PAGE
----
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Lavender for Hypertension and Anxiety

Posted by Manuela Boyle on 15 October 2022
Lavender for Hypertension and Anxiety

People usually associate lavender with two specific traits: its fragrance and its color. But you may not know that the lavender flower and the oil derived from it have long histories in herbal medicine.

The word lavender comes from the Latin root “lavare,” which literally means “to wash.” The earliest recorded use of lavender dates back to ancient Egypt. There, lavender oil played a role in the mummification process.

During later times, lavender became a bath additive in several regions, including ancient Persia, Greece, and Rome. These cultures believed that lavender helped purify the body and mind.

Investigators at Kagoshima University in Japan studied the effect of linalool, a sweet-smelling alcohol that is present in essential oils of lavender and other scented plants.

They showed that exposure to linalool vapour affects the brain through smell and not by being absorbed into the bloodstream via the lungs.

Another key finding was that unlike anxiolytic, or anti-anxiety, drugs (such as benzodiazepines), linalool works without impairing movement.

The researchers suggest that their study paves the way for further investigations into how to use linalool’s calming properties in humans, citing a need for “safer alternatives” to benzodiazepines and other anti-anxiety medications.

One application that they foresee is to help people about to undergo surgery to relax before receiving general anaesthesia.

A paper on the study now features in the journal Frontiers in Behavioral Neuroscience.

Anxiety and linalool
Anxiety can range from short-lived worry or fear about a problem, decision, or stressful situation such as doing an exam, to a lasting, or chronic, condition that does not go away. When anxiety is chronic, the symptoms can progressively worsen and disrupt daily life, work, relationships, and school.

There are several forms of the condition, which are collectively termed anxiety disorders. These include panic disorder, generalised anxiety disorder, and phobia-related conditions.

Olfactory route to the brain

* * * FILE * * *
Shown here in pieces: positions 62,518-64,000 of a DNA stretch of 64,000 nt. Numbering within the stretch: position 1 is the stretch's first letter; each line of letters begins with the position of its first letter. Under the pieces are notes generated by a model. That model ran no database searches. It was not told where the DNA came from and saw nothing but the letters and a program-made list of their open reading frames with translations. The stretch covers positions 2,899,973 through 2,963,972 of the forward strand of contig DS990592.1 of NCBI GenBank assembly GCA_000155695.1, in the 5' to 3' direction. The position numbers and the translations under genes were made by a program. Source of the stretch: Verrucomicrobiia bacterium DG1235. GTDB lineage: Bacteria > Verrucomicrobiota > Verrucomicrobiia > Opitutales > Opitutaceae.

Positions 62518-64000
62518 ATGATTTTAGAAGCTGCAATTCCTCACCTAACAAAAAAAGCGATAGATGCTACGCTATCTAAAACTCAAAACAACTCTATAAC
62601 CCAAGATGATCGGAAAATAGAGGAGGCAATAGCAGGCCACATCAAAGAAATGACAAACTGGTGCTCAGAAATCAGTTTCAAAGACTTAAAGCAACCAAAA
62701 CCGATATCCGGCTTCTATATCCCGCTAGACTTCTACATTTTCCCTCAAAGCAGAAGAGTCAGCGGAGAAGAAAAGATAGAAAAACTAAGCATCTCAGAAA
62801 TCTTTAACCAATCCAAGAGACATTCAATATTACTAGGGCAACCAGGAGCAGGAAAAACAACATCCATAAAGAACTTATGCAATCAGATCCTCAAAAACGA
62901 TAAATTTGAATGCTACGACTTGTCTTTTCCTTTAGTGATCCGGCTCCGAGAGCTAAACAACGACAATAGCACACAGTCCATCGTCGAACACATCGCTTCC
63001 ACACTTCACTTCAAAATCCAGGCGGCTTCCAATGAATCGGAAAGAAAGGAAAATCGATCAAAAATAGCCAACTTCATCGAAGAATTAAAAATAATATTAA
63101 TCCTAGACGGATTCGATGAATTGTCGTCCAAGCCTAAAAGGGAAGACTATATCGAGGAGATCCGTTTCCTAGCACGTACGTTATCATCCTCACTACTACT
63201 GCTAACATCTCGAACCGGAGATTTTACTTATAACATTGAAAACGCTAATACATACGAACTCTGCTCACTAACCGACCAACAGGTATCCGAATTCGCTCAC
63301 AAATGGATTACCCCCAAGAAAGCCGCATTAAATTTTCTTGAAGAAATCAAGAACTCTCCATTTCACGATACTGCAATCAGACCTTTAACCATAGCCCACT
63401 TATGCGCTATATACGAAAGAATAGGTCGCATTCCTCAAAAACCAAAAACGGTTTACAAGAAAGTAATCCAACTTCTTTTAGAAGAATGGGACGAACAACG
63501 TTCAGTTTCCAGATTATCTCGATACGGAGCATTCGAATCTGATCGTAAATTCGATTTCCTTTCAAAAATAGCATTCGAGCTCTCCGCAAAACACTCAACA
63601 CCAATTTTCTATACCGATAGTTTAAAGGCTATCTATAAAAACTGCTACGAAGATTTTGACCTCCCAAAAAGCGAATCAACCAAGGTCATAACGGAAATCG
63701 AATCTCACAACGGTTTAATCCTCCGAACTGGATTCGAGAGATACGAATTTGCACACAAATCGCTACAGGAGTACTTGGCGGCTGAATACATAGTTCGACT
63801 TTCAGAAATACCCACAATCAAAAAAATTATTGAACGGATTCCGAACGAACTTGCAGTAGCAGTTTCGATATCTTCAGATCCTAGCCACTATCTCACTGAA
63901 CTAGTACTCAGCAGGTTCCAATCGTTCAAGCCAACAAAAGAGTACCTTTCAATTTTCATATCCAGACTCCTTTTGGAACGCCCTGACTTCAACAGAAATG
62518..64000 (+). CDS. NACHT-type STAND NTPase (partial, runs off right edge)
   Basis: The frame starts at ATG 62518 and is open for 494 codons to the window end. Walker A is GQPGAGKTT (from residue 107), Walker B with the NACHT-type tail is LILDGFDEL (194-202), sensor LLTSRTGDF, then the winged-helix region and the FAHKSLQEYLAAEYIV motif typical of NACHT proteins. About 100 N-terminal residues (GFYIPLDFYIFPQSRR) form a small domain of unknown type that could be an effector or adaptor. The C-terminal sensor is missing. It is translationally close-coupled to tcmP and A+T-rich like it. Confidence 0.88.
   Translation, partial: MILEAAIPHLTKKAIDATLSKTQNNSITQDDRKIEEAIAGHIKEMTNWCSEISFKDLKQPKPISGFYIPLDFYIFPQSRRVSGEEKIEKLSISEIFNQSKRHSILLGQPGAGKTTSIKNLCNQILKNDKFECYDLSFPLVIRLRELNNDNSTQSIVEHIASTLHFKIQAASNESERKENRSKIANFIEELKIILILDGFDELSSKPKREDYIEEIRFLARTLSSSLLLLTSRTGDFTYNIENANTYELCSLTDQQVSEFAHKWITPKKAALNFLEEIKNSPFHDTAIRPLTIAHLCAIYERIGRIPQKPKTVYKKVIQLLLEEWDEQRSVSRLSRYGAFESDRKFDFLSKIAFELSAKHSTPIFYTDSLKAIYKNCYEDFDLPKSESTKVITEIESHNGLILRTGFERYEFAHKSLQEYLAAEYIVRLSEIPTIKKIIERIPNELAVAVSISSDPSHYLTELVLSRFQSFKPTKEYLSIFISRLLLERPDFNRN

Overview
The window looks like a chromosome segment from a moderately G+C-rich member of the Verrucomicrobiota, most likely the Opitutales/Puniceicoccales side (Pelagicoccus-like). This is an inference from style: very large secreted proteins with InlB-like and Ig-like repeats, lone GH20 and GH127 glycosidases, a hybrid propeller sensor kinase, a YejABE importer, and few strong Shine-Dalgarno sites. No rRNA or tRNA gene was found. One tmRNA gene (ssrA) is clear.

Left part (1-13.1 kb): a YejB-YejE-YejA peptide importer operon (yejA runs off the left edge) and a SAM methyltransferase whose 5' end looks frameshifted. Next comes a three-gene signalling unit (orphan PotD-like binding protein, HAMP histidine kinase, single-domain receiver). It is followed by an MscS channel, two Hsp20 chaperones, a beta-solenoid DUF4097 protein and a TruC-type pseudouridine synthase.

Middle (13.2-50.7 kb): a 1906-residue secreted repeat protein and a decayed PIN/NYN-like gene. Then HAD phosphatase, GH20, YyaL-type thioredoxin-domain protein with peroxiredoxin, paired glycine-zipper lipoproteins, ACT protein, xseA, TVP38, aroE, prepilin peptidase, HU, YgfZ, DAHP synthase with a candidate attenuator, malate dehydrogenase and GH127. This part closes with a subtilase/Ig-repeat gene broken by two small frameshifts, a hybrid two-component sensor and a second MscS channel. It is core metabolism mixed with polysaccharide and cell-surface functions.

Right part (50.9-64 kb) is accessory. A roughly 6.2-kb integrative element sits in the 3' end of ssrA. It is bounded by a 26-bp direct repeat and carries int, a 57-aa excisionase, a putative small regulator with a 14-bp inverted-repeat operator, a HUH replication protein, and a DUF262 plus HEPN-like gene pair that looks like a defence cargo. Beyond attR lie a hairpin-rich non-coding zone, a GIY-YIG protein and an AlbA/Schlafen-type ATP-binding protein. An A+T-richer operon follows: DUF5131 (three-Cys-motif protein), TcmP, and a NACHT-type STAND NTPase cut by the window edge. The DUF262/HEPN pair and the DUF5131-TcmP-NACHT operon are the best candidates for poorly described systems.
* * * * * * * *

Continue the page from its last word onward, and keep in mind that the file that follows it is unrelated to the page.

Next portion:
The prevailing assumption was that inhaling linalool led to it being absorbed through the lungs into the bloodstream. From the bloodstream, it could then reach signal-sensing proteins called gamma-aminobutyric acid type A (GABAA) receptors in nerve cells, or neurons, in the brain. Benzodiazepines also target these receptors.

Lavender’s effects on depression aren’t as well documented as those on anxiety, but research is promising. A small 2016 study on postpartum women found that lavender aromatherapy prevented stress, anxiety, and depression after childbirth.

Another small 2015 study looked at people with kidney disease. The researchers found that those who inhaled a lavender scent for 1 hour during hemodialysis had lower scores of depression and stress than those who did not.

Insomnia is a nagging problem that keeps you tossing and turning throughout the night. Cutting out caffeine and getting more exercise might help induce sleep. But sometimes these efforts and others remedies don’t work. As a result, you end up a groggy mess in the daytime.

If you’re willing to try anything for a restful night’s sleep, a study published in March 2017 in the British Association of Critical Nurses found lavender essential oil to be an effective remedy in improving the sleep quality of intensive care unit (ICU) patients who had difficulty sleeping. 

So if you’ve tried other sleep remedies to no avail, place a few drops of lavender essential oil on your pillow before going to sleep tonight. 

What Are Some of the Different Forms of Lavender?
Lavender is available in different forms. For example:

Lavender Oil Nectar extracted from the flowering plant is used to create a fragrant oil. The oil can be massaged into the skin, placed in a diffuser, or applied to a pillow or cotton swab and inhaled for aromatherapy.

Lavender Plant This is a sweetly scented perennial plant. It adds colour to a garden and gives off a sweet aroma. 

Lavender Capsules or Supplements You can also purchase lavender as a supplement in capsule form. Take as directed for medicinal benefits — just be sure to work with your healthcare provider to ensure the supplement won’t have negative interactions with any medication you’re taking. Also, know that supplements aren’t regulated by the Food and Drug Administration (FDA).

Lavender Tea This form of lavender can offer a calming beverage that helps ease anxiety and promotes sleep. You can purchase lavender tea, or make your own by steeping fresh lavender buds in boiling water for about 15 to 20 minutes. 




Author:Manuela Boyle
Tags:NewsMental healthBlogsStress management


  • The Institute for Functional Medicine
  • Society for Integrative Oncology
  • Naturopaths and Herbalists Association of Australia
  • Australian Traditional-Medicine Society
  • British Naturopathic Association